RoboCop Review: Reboot Is 'Anti-Superhero Film'
Another week. Another reboot. The sceptical among you might doubt there are any original ideas left in Hollywood, but Jose Padilha's remake of RoboCop benefits from the 1987 version evolving from science fiction to science fact.
The 2014 incarnation simply holds a mirror up to the political present, engaging with the very current debates on drone warfare and the possibility of robot soldiers fighting our battles in the near future.
Peter Weller's RoboCop was very much a film of its time - ultra violent and set in a futuristic arcade game inspired world. The reboot shares only the name and the suit.
This is brave and ambitious film-making from the Brazilian Padilha, who cut his teeth on documentary films such as Bus 174 and Elite Squad.
The director admits he had to "smuggle" the philosophical debates past the money men signing off on the film's $120m budget.
We join a world where the US is 'robo-phobic' - unwilling to accept a police force made up of machines without a conscience - and the solution is fusing a real cop with a robot body.
Step forward Alex Murphy, played by relative unknown Joel Kinnaman, who is surgically implanted into the suit after being left mortally wounded.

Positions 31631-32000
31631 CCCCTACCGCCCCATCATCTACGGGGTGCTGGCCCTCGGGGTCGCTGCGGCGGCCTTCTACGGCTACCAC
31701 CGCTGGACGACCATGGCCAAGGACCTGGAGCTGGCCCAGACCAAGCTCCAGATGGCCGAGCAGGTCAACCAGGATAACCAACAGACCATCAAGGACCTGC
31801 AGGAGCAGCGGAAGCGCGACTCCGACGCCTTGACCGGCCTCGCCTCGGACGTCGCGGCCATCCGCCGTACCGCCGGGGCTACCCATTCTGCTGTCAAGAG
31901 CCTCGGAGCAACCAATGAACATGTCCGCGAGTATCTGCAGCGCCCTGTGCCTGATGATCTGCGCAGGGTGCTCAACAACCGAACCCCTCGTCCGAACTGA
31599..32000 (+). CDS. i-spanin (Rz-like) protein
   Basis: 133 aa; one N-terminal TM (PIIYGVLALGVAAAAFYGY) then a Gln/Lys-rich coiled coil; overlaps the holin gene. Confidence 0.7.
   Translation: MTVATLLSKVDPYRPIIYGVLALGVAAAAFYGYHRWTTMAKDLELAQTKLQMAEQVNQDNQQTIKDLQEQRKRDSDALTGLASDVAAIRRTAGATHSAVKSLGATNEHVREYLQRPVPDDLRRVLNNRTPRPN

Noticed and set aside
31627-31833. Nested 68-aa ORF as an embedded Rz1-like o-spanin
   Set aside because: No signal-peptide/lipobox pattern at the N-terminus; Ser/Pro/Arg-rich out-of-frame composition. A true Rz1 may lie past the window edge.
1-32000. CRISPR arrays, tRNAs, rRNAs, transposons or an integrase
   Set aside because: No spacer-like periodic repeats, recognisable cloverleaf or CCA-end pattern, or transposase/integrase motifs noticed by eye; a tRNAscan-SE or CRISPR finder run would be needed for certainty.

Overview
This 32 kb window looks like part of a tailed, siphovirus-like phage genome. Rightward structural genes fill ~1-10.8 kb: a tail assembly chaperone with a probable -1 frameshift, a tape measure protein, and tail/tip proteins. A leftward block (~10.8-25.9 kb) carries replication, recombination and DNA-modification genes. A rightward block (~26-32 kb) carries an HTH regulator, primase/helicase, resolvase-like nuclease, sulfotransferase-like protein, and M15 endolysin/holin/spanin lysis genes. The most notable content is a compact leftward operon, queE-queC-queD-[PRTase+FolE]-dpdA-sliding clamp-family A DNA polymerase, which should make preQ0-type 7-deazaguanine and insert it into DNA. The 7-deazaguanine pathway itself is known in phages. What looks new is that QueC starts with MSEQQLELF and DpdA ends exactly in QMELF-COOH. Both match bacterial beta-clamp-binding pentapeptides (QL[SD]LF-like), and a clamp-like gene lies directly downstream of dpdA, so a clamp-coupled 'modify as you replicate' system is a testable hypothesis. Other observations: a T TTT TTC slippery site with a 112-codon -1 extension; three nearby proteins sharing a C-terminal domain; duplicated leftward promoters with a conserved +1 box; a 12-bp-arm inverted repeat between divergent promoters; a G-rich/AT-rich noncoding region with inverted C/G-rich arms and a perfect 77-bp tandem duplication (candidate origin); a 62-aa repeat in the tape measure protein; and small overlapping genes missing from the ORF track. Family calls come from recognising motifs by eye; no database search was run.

'Omnicorp', headed up by a Bruce Wayne-esque Michael Keaton, believes Murphy is the prime candidate to swing public opinion - a family man with a commitment to justice.
The struggle between man and machine - consciousness and duty - forms the backbone of this intelligent action thriller, buoyed by the casting of Gary Oldman as the ethically compromised Dr Norton. Has he created Frankenstein's monster?
Abbie Cornish's Clara forms the emotional heartbeat of the movie as she fights for her husband's soul.
In an era of big-screen superheroes - despite the suit and the powers - this is an anti-superhero film. It is a Greek tragedy wrapped up in a tin suit: no one wakes up and wants to be RoboCop.
The second half of the movie does veer more into action movie territory, leaving the money men with an interesting dilemma for the inevitable sequel.
Do they put their trust in director and cast to once again deliver a philosophical action tragedy? Or do they sell their soul to the fictional Omnicorp to cash in on merchandising opportunity?
RoboCop is in cinemas from February 7.
:: Watch Sky News live on television, on Sky channel 501, Virgin Media channel 602, Freeview channel 82 and Freesat channel 202.